Read the paper here.
Representative surveys on individuals’ daily time use—across unpaid domestic and care work, employment and other productive activities—are essential to understand economic decision-making among men and women.
However, standard recall-based time use surveys can be costly to conduct, and often face challenges in accurately capturing people’s multiple daily activities. Addressing these difficulties is important to design data-driven labor policies and to improve the monitoring of global targets that recognize and value unpaid work across countries.
Our study is one of the first to compare real-time against recall-based time use data collection from a low-income context, and in this talk, we present findings from a randomized experiment in Malawi. We compare how real-time data collection, through a low-cost pictorial smartphone-based app, can address potential recall bias in traditional 24-hours and 7-days time use diaries.
The findings reveal several benefits of the smartphone diary approach, such as the possibility of capturing a greater range of multitasked activities and the avoidance of potential fatigue in recalling time allocation within the day—particularly among women.
We will discuss how the insights of our paper can advance the validation of scalable best practices to individual-level data collection on time use, which could, in turn, be considered for implementation as part of large-scale surveys conducted by national statistical offices.
Talip Kilic — Senior Program Manager for the Living Standards Measurement Study (LSMS), the World Bank’s flagship household survey program housed at the Development Data Group.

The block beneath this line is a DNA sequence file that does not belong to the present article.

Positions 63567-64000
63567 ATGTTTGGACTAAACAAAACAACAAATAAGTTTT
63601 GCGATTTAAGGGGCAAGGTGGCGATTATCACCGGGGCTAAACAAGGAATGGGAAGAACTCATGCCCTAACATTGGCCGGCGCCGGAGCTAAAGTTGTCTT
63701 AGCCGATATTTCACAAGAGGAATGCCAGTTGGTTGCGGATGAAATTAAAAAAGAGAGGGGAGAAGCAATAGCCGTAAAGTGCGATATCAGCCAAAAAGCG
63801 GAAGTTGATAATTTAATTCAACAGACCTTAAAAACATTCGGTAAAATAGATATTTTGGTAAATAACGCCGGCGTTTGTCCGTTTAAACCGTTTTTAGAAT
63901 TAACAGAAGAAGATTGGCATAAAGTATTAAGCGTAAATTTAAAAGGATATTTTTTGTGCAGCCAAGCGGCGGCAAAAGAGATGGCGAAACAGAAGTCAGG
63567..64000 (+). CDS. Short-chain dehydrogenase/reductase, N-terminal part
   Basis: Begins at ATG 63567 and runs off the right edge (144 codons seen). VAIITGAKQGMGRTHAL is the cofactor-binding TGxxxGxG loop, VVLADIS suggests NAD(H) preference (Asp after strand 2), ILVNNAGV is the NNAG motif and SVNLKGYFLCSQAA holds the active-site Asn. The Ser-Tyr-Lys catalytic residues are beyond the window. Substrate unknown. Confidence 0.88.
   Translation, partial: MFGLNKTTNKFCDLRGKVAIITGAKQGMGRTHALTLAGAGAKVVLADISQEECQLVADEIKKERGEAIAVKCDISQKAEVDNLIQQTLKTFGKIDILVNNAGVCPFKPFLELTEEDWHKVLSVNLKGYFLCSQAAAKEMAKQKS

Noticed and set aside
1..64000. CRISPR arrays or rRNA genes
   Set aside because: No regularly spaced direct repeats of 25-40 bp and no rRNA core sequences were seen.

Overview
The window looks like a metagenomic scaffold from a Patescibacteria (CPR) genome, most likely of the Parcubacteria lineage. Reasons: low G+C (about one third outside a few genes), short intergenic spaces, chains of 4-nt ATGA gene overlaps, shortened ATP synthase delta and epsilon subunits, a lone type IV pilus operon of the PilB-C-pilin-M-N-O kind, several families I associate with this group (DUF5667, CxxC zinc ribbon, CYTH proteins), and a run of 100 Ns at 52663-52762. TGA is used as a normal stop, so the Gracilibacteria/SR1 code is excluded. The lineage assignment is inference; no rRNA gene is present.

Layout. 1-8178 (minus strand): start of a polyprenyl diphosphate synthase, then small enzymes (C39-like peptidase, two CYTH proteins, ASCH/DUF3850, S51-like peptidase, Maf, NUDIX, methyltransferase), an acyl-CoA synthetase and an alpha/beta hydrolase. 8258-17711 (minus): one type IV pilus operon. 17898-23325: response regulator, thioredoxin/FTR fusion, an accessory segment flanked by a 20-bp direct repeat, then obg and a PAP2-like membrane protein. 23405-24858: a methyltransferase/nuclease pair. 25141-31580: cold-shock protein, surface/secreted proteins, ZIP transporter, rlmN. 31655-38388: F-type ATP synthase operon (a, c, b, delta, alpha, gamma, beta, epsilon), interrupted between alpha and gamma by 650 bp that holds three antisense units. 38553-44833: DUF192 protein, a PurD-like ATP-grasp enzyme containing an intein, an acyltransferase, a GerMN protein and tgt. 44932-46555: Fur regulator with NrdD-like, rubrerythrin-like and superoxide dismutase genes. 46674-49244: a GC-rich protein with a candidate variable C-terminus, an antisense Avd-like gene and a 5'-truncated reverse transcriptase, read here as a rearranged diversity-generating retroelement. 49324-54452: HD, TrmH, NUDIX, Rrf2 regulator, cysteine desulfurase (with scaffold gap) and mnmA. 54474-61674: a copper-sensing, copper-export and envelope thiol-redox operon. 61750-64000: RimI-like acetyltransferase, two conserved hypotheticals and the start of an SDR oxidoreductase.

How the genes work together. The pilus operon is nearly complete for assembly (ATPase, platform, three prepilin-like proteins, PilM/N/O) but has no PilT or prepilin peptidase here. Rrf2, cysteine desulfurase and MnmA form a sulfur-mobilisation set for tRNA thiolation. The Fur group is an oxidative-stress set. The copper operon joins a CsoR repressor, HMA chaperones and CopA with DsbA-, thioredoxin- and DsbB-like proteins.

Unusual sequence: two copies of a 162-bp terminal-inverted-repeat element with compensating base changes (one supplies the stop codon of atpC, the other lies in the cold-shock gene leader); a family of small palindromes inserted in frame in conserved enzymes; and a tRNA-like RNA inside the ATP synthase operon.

He was also a core team member for the World Development Report 2021: Data for Better Lives. In his managerial role, Talip oversees the extensive LSMS portfolio of face-to-face and phone survey data production; methodological and policy research; and capacity development activities. As a researcher, he focuses on poverty, agriculture, labor, and gender in low- and middle-income countries, as well as survey methodology and data integration to improve the quality, timeliness, and policy-relevance of household and farm surveys.
Gayatri Koolwal — Development Economist and consultant for international development institutions, along with the World Bank.
Her research has focused on topics related to individuals’ economic mobility, including employment, resilience, taxation and wealth in low and middle-income contexts. With the World Bank Living Standards Measurement Study (LSMS) program, she has conducted research on survey methodological approaches to better capture economic roles and opportunities for men and women. This includes improving the measurement of individuals’ time use, and within the LSMS+ initiative, she has worked on assessing the benefits of self-reported data on individuals’ labor and wealth.
Nancy Folbre — Professor Emerita of Economics and Director of the Program on Gender and Care Work at the Political Economy Research Institute at the University of Massachusetts Amherst and a Senior Fellow of the Levy Economics Institute at Bard College in the United States.
Her research explores the interface between political economy and feminist theory, with a particular emphasis on the value of unpaid care work. In addition to numerous articles published in academic journals, she is the author of The Rise and Decline of Patriarchal Systems (Verso, 2021), the editor of For Love and Money: Care Work in the U.S. (Russell Sage, 2012), the author of Greed, Lust, and Gender: A History of Economic Ideas (Oxford, 2009), Valuing Children: Rethinking the Economics of the Family (Harvard, 2008), and The Invisible Heart: Economics and Family Values (New Press, 2001). She has also written widely for a popular audience, including contributions to the New York Times Economix blog, The Nation, and the American Prospect. She is a co-curator of, and regular contributor to the Care Talk blog at revaluingcare.org.